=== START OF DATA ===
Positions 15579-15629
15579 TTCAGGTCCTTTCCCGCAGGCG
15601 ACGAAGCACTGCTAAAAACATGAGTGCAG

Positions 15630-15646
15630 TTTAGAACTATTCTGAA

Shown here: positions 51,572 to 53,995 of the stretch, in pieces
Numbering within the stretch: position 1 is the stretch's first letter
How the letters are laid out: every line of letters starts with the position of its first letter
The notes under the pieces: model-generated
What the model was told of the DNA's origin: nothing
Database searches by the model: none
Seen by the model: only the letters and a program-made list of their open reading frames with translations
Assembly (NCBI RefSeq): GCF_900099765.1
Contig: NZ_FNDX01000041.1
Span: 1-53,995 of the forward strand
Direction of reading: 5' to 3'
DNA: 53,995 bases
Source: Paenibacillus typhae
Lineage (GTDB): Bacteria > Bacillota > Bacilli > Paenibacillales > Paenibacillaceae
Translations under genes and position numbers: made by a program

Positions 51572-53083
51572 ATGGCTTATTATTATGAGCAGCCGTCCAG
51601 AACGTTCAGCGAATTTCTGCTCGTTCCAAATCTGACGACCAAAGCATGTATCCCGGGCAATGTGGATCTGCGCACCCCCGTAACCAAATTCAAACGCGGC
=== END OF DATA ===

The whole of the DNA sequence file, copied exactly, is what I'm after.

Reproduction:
Positions 15579-15629
15579 TTCAGGTCCTTTCCCGCAGGCG
15601 ACGAAGCACTGCTAAAAACATGAGTGCAG

Positions 15630-15646
15630 TTTAGAACTATTCTGAA

Shown here: positions 51,572 to 53,995 of the stretch, in pieces
Numbering within the stretch: position 1 is the stretch's first letter
How the letters are laid out: every line of letters starts with the position of its first letter
The notes under the pieces: model-generated
What the model was told of the DNA's origin: nothing
Database searches by the model: none
Seen by the model: only the letters and a program-made list of their open reading frames with translations
Assembly (NCBI RefSeq): GCF_900099765.1
Contig: NZ_FNDX01000041.1
Span: 1-53,995 of the forward strand
Direction of reading: 5' to 3'
DNA: 53,995 bases
Source: Paenibacillus typhae
Lineage (GTDB): Bacteria > Bacillota > Bacilli > Paenibacillales > Paenibacillaceae
Translations under genes and position numbers: made by a program

Positions 51572-53083
51572 ATGGCTTATTATTATGAGCAGCCGTCCAG
51601 AACGTTCAGCGAATTTCTGCTCGTTCCAAATCTGACGACCAAAGCATGTATCCCGGGCAATGTGGATCTGCGCACCCCCGTAACCAAATTCAAACGCGGC